Seattle has picked the first 250 small businesses to receive coronavirus relief grants of $10,000 each from the city. Most of the grantees are restaurants and cafes, barbershops and hair salons.

The city held a lottery to select the companies, because nearly 9,000 applied, according to Mayor Jenny Durkan’s office, underscoring the havoc the pandemic has wreaked among neighborhood businesses. The city intends to offer additional grants at a later date, a news release said Monday.

To support the small businesses during Gov. Jay Inslee’s ban on gatherings and non-essential business activities, Seattle is using federal Community Development Block Grant funds that previously had been allocated to other purposes, such as loans intended to help create affordable housing.

Also Monday, the City Council voted unanimously to ban commercial landlords from raising rents during Seattle’s coronavirus emergency for nonprofits and some businesses. Seattle already has an emergency moratorium in place for evictions of nonprofits and small businesses.

The new measure sponsored by Councilmember Lisa Herbold applies to nonprofits and to businesses with 50 or fewer employees that have been closed because of public orders or experienced a 30% reduction in business. It also requires commercial landlords to work out payment plans with nonprofits and small businesses for rent due during and in the six months after the city’s emergency.

Only businesses with a physical establishment, five or fewer employees and an owner at or below 80% of the area’s median income were eligible for the city’s $10,000 grants, Durkan’s office said.


Tarik Abdullah, owner of A DJ and a Cook, will likely use his $10,000 grant to cover short-term operational costs and hire some helpers, he said. The South Seattle-based chef has been working 13-hour days to serve paying customers with a pickup model while also donating meals to hard-up community members, he said.

“The biggest thing is being able to provide a couple of jobs,” said Abdullah, who was working Monday morning on a lunch menu that included tandoori curry tomato soup, roasted yams with tahini and roasted brussels sprouts with zhoug aioli. “Today, I’m a one-man army.”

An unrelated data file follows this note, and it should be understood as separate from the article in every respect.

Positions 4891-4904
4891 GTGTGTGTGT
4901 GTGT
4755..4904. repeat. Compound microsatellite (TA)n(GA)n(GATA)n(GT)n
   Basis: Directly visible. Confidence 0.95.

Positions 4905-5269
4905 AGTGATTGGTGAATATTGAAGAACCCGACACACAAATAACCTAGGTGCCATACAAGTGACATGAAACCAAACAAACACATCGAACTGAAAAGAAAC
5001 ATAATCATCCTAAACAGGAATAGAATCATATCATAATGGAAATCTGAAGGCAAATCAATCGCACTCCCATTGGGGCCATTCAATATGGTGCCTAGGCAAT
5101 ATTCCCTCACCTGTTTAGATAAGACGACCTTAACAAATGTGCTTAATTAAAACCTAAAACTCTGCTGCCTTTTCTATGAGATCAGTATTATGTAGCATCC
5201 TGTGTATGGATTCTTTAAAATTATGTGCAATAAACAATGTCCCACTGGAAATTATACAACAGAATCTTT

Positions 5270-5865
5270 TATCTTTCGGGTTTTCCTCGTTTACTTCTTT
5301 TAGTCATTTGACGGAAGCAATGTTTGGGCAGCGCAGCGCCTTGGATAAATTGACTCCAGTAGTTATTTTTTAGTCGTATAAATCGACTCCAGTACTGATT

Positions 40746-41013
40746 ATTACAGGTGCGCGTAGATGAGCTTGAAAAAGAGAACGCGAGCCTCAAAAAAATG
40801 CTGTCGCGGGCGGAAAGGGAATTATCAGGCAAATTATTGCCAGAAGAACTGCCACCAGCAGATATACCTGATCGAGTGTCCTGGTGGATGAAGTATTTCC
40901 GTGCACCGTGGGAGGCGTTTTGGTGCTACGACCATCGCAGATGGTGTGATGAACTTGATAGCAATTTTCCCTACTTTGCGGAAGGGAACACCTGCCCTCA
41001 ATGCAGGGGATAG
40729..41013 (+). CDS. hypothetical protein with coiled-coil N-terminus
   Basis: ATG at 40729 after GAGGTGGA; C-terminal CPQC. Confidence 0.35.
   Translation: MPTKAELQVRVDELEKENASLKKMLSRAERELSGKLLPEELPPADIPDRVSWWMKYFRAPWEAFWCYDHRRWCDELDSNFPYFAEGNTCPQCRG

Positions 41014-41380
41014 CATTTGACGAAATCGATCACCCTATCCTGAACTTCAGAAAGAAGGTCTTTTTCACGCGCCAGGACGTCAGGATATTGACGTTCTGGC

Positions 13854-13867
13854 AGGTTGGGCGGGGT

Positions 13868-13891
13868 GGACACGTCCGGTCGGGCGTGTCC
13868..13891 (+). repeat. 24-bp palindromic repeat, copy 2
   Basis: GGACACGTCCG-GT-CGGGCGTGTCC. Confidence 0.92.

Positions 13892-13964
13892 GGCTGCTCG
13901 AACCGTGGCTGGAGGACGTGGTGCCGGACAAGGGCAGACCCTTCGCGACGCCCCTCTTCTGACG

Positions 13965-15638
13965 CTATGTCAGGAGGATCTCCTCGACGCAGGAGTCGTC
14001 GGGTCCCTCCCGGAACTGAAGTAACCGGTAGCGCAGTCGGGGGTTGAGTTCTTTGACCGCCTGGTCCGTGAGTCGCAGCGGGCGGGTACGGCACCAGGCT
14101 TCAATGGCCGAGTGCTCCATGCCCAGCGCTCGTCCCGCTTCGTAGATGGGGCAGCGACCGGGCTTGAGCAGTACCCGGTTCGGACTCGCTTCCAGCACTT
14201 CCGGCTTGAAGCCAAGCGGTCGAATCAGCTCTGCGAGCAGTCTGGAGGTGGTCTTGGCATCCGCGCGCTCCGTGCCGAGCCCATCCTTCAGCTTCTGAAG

A list of the first 250 grantees can be viewed here. A map shows them concentrated in the University District, Belltown, Chinatown International District and Rainier Valley.

Durkan directed the city’s Office of Economic Development to focus last month on raising awareness about the grants among businesses owned by immigrants, refugees, people of color and non-English speakers, and in neighborhoods dealing with displacement and gentrification. She described those groups as historically underserved.

Eligible applicants were categorized as being from high- or low-displacement neighborhoods, and the city’s lottery was weighted toward those from high-displacement neighborhoods, the mayor’s news release said. Nearly 80% of the first 250 businesses to receive grants are owned by people of color, Durkan’s office said Monday.

Jose Perez, who owns the Villa Escondida restaurant in Belltown, said his grant would help him keep staff on payroll and boost marketing to get more takeout and delivery orders.


Pedro Gomez, the city’s small-business development director, said his team had to process a deluge of applications quickly.

“We’re doing everything we can to support our small businesses and workers during this unprecedented moment in history,” the mayor said in a statement.

When Durkan initially announced the grants last month, she said $1.5 million would be available. She and the City Council later increased the amount to $2.5 million. In addition to affordable-housing loans, the funds previously had been allocated to Human Services Department administrative expenses and to a senior-care project on Beacon Hill.

The Durkan administration said the senior-care project, instead, could be supported in 2021 or 2022, without slowing down.

Many Seattle small businesses also have applied for emergency grants and loans from the federal Small Business Administration as part of the Coronavirus Aid, Relief, and Economic Security Act recently enacted by Congress. But that rescue program has been marred by various problems.

Inslee last week announced a similar program to provide $10,000 grants from the state for small businesses.